How Argentina and Chile’s Rewilded Areas Are Ushering in a New Era of Eco-Travel
Behind the scenes of a cutting-edge conservation project to protect jaguars and pumas within the shared landscapes of the two nations.
The print was easy to miss—a pad with four pistachio-shaped toes blotted into the soft brown earth, but there was no doubt: jaguar. We’d been riding all morning through the tall grass of San Alonzo Island on horses saddled with fat blankets, following two young researchers holding a telemeter—like an old TV antenna—searching for the ping of a GPS collar. The yaguareté, South America’s largest cat, used to roam the Iberá wetlands here in Argentina’s Corrientes province, a blanket of marsh and lagoon over 3 million acres large. But the last one had been shot out more than 70 years ago by locals to spare their livestock and supply the fur trade. Without the country’s apex predator, not to mention the impact of nearby cattle ranches and climate change—only days before, a wildfire had ripped through more than half of the park during a two-year drought—the ecosystem was suffering.
But we were here to witness a turnaround—the hopeful green shoots, which were literally pushing up through the singed grasslands—on an “Impact Journey” hosted by Les Carlisle, the legendary former head of conservation for andBeyond, one of several they run to bring guests to encounter the cutting edge of conservation. This particular trip will run this October and is bookable now. Thirty years ago, Les helped the South African safari company pioneer the practice of rewilding and animal translocation, moving 21 white rhinoceros from Zululand to South Africa and turning a patchwork of private ranches into Phinda Reserve, now home to the Big Five. Years later, this model would catch the attention of American conservationists Doug and Kris Tompkins—CEOs of The North Face and Patagonia respectively—who’d been buying up huge swaths of land in Chile and Argentina to donate to the governments to become national parks, sustained by ecotourism.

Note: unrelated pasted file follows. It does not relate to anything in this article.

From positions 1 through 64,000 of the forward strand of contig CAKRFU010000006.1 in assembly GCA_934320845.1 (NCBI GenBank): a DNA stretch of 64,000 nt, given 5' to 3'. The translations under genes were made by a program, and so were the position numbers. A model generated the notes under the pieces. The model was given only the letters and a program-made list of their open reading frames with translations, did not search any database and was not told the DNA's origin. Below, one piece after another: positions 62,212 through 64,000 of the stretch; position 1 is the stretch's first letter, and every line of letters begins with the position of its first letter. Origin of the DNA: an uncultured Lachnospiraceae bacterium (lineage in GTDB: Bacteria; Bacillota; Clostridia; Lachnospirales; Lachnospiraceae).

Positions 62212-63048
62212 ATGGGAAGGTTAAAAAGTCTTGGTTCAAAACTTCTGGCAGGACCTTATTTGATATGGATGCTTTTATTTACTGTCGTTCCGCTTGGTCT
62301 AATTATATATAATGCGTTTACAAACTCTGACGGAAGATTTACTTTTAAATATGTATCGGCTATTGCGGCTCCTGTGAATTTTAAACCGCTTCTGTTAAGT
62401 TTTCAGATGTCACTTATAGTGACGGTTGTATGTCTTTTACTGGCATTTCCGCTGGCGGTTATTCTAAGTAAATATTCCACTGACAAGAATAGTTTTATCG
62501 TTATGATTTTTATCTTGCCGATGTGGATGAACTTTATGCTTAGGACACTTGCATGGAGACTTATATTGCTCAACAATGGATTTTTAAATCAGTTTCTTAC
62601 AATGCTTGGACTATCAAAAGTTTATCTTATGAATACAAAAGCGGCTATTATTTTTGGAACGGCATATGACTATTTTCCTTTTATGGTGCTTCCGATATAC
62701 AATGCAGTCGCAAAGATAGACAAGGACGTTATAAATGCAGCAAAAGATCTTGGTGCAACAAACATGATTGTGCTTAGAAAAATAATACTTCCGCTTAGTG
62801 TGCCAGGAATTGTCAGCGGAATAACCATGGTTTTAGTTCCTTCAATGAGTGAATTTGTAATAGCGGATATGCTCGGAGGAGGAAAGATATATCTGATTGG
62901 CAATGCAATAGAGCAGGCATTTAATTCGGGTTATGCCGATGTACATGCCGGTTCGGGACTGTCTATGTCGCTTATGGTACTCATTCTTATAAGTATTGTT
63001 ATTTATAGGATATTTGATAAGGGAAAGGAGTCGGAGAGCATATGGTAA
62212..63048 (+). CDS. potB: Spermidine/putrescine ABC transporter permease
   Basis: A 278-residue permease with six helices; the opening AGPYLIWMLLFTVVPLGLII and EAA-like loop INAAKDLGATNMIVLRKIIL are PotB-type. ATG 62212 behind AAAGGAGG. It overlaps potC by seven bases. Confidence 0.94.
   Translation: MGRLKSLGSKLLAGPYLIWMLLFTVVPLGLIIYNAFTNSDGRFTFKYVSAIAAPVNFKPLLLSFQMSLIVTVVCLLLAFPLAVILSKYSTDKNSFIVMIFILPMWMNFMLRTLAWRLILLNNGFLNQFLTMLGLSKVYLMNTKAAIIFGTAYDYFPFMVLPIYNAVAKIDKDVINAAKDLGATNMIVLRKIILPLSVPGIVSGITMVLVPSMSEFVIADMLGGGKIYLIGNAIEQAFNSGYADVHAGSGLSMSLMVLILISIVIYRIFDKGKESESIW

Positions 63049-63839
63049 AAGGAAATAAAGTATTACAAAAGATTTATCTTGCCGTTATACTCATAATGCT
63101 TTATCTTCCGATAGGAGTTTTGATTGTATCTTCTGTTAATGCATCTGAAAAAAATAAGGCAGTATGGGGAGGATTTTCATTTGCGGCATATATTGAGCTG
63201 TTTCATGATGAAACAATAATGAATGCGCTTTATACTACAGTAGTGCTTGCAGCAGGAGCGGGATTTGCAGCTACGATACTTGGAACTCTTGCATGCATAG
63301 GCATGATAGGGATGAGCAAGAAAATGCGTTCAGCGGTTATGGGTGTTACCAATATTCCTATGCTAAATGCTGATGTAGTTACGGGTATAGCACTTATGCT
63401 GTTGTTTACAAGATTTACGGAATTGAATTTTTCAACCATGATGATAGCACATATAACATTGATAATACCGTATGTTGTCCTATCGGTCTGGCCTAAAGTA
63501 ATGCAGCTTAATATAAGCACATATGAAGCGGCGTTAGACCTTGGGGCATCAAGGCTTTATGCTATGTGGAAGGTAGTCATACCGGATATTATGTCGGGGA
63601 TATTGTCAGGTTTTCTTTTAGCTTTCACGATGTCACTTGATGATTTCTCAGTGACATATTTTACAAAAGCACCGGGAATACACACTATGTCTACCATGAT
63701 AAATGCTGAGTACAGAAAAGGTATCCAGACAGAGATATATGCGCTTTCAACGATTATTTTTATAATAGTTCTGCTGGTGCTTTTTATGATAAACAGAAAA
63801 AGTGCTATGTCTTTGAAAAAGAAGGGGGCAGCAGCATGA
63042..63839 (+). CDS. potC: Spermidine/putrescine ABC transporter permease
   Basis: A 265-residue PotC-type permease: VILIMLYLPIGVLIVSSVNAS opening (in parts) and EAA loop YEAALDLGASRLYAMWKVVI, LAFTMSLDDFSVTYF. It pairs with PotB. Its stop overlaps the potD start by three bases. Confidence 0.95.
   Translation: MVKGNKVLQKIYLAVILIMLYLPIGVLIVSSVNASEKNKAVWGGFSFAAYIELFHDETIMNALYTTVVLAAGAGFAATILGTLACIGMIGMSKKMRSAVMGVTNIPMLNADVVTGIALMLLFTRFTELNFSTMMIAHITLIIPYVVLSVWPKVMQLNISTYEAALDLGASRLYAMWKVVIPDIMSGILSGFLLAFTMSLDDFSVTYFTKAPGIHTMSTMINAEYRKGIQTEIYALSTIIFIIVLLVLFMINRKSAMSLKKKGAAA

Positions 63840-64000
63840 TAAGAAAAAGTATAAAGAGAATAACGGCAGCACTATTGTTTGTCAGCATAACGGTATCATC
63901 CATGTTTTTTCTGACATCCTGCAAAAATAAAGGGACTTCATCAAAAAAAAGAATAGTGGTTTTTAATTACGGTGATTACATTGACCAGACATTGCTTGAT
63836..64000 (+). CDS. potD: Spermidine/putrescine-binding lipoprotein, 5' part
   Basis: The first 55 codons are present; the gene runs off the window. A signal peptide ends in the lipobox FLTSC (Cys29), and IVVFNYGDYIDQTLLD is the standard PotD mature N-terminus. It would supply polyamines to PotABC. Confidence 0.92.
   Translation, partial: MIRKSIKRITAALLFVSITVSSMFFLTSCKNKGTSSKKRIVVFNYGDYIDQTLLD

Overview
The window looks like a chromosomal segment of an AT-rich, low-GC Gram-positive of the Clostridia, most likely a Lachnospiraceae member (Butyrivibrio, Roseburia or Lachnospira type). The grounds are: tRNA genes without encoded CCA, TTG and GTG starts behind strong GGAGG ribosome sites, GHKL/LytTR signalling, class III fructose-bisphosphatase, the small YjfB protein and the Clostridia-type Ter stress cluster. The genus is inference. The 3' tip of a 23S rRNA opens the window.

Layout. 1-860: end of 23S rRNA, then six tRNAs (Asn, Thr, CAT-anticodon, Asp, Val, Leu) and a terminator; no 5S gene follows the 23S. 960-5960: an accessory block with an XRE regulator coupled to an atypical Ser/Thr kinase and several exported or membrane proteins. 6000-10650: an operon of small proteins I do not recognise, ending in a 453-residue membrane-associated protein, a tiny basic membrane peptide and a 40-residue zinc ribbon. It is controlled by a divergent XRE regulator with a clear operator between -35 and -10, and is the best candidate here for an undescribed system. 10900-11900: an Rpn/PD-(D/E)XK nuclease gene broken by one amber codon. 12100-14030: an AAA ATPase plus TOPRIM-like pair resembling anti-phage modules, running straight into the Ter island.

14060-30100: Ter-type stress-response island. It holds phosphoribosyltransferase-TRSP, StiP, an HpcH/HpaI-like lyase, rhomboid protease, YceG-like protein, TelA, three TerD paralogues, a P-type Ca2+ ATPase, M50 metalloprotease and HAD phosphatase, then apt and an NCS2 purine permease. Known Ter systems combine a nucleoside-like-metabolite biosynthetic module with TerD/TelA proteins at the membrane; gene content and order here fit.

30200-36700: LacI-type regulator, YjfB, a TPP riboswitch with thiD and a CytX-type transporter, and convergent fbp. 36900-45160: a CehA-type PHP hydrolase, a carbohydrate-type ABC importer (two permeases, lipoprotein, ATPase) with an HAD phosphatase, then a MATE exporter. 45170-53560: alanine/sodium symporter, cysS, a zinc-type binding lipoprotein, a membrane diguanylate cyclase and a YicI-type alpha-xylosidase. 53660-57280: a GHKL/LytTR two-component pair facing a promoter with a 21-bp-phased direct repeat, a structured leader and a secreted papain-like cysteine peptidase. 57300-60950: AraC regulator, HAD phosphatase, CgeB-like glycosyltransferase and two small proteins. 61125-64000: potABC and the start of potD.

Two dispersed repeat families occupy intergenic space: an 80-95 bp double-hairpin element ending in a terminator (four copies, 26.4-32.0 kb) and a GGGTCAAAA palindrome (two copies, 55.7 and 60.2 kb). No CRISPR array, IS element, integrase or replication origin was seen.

But they wanted to fully recover the ecosystems, not just save empty landscapes—which meant bringing back locally extinct species and managing the biodiversity of the rest. Eight species have been released in Iberá, including the giant anteater, pampas deer, red-and-green macaw, tapir, and, most controversially, the jaguar. Five years ago, Les helped the foundation present their plan to reintroduce the cat to wary Argentine officials, and in January 2021, a female donated by a zoo and her two cubs stepped into the wild. Now the region has become ground zero for an experiment that could recalibrate ecosystems across the continent, with more than 14 million acres protected with the help of Rewilding Argentina and Rewilding Chile, the NGOs that spun off in 2019 from Tompkins Conservation after Doug’s death. “They are writing the textbook on rewilding in South America. It’s exciting,” says Les—who, though retired, will continue to host the journeys he designed.
All listings featured in this story are independently selected by our editors. However, when you book something through our retail links, we may earn an affiliate commission.
Fuente: Prensa Austral